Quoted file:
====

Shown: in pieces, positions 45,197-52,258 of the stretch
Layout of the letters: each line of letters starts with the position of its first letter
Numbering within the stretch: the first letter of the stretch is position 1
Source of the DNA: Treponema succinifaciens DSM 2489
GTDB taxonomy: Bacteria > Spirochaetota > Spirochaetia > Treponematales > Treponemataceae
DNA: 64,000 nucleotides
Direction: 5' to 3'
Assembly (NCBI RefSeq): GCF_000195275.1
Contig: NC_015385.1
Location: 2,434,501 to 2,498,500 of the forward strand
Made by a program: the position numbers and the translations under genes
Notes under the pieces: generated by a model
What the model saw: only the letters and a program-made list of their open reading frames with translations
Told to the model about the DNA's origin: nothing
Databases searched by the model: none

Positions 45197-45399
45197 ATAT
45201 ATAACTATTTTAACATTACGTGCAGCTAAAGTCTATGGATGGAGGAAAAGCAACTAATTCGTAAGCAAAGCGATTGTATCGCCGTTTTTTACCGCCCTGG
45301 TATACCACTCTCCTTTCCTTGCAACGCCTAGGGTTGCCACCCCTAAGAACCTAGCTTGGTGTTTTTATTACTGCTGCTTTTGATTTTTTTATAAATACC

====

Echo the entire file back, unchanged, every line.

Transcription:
Shown: in pieces, positions 45,197-52,258 of the stretch
Layout of the letters: each line of letters starts with the position of its first letter
Numbering within the stretch: the first letter of the stretch is position 1
Source of the DNA: Treponema succinifaciens DSM 2489
GTDB taxonomy: Bacteria > Spirochaetota > Spirochaetia > Treponematales > Treponemataceae
DNA: 64,000 nucleotides
Direction: 5' to 3'
Assembly (NCBI RefSeq): GCF_000195275.1
Contig: NC_015385.1
Location: 2,434,501 to 2,498,500 of the forward strand
Made by a program: the position numbers and the translations under genes
Notes under the pieces: generated by a model
What the model saw: only the letters and a program-made list of their open reading frames with translations
Told to the model about the DNA's origin: nothing
Databases searched by the model: none

Positions 45197-45399
45197 ATAT
45201 ATAACTATTTTAACATTACGTGCAGCTAAAGTCTATGGATGGAGGAAAAGCAACTAATTCGTAAGCAAAGCGATTGTATCGCCGTTTTTTACCGCCCTGG
45301 TATACCACTCTCCTTTCCTTGCAACGCCTAGGGTTGCCACCCCTAAGAACCTAGCTTGGTGTTTTTATTACTGCTGCTTTTGATTTTTTTATAAATACC